Whether old or new, development here follows fairly traditional methods of building.
Our Balinese hut is beautiful, though surrounded by animals and insects that wake us every night!
Bali is a predominantly Hindu island, unlike much of Indonesia. The difference in peoples' rituals - and behaviour - is quite startling.
It rains every day, drawing us away from the coast and towards the higher, central town of Ubud, where culutural tourism flourishes.
Despite the rain we finally manage to relax in Indonesia!
Traditional Balinese dance and music at our dinner table.
A rare piece of open ground in the town where for the first time we see children who play football with footwear on.
Bali has an artistic style of its own.
We decide to hot-tail it out of Java, and embark on an epic journey from Yogyakarta to Bali. First we take a train to Surabaya, a town which nobody recommends. We stay the night there, then take a train, a bus, a boat and bus to Denpasar, the transport capital of Bali. This is our last overland journey before reaching Australia, and as we step of the bus in Denpasar we are rather frazzled from the experience.
As always on Java, the natural environment is beautiful. Villages exist with jungle all around.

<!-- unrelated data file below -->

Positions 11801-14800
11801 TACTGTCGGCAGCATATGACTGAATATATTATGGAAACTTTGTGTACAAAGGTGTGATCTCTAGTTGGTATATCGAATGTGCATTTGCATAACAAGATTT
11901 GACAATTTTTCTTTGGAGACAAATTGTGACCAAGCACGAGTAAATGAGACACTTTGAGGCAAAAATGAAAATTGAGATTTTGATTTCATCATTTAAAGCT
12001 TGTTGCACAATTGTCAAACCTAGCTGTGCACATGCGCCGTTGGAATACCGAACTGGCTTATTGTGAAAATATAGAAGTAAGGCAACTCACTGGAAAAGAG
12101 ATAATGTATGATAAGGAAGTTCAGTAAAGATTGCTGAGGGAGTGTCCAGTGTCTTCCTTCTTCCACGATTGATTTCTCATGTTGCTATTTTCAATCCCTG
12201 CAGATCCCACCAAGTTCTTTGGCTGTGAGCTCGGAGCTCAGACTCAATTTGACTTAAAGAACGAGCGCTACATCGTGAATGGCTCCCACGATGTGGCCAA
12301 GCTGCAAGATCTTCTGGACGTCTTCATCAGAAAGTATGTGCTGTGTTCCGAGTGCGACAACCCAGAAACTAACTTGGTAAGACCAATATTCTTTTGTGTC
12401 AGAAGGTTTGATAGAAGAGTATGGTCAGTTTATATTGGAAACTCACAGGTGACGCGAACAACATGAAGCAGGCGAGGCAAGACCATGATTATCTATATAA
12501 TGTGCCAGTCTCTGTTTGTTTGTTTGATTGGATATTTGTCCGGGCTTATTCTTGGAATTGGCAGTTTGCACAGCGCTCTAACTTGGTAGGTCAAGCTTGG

Surabaya is the focus of Indonesiaʹs independence, meaning statues are all over the otherwise
pleasant but featureless city.
The train is comfortable – and a bargain!
At Banyuwangi we waited an hour for our connecting bus. If you ever do the same, look for this
lady! She makes Gado Gado from scratch, grinding the peanuts as we watch. Her stall is just across
the road from the station and she charges local prices to tourists. Either that or, like some other
people here, she thinks that Stephen is from Indonesia.
Our bus boards the ferry from Ketapang to Bali. Itʹs pleasant on deck!
Night falls while weʹre on the boat. Looking back at Java we see some beautiful volcanoes.
We take a 4 hour bus journey in the dark from where we disembarked the ferry to Denpasar. Never again will we risk our lives like this. Note the hole in the windscreen and aisles of rubbish / luggage.